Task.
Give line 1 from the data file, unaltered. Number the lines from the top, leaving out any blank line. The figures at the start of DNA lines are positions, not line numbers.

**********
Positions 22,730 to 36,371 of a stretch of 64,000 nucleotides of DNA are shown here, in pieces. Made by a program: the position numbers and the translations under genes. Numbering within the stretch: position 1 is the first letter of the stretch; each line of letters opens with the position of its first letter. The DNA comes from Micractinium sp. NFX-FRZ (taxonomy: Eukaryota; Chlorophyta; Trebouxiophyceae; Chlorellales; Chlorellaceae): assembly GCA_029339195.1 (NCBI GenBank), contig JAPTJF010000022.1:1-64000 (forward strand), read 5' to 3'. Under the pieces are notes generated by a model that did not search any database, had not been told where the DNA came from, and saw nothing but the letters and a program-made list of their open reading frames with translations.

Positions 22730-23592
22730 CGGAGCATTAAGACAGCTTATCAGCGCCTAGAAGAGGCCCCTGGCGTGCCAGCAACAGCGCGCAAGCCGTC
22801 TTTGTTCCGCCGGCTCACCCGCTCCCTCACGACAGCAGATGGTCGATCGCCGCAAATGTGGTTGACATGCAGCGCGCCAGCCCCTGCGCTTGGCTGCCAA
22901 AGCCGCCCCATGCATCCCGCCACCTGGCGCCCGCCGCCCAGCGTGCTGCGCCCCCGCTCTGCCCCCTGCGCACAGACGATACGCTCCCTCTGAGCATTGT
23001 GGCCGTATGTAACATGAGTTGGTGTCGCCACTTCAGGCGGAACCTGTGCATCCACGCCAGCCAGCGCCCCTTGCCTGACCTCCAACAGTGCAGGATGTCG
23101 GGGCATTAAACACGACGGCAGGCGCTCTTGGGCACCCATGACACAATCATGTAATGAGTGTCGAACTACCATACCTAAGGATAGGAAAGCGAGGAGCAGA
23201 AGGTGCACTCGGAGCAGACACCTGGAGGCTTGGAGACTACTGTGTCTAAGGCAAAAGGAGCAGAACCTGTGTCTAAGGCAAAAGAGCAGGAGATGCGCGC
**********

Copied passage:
Positions 22,730 to 36,371 of a stretch of 64,000 nucleotides of DNA are shown here, in pieces. Made by a program: the position numbers and the translations under genes. Numbering within the stretch: position 1 is the first letter of the stretch; each line of letters opens with the position of its first letter. The DNA comes from Micractinium sp. NFX-FRZ (taxonomy: Eukaryota; Chlorophyta; Trebouxiophyceae; Chlorellales; Chlorellaceae): assembly GCA_029339195.1 (NCBI GenBank), contig JAPTJF010000022.1:1-64000 (forward strand), read 5' to 3'. Under the pieces are notes generated by a model that did not search any database, had not been told where the DNA came from, and saw nothing but the letters and a program-made list of their open reading frames with translations.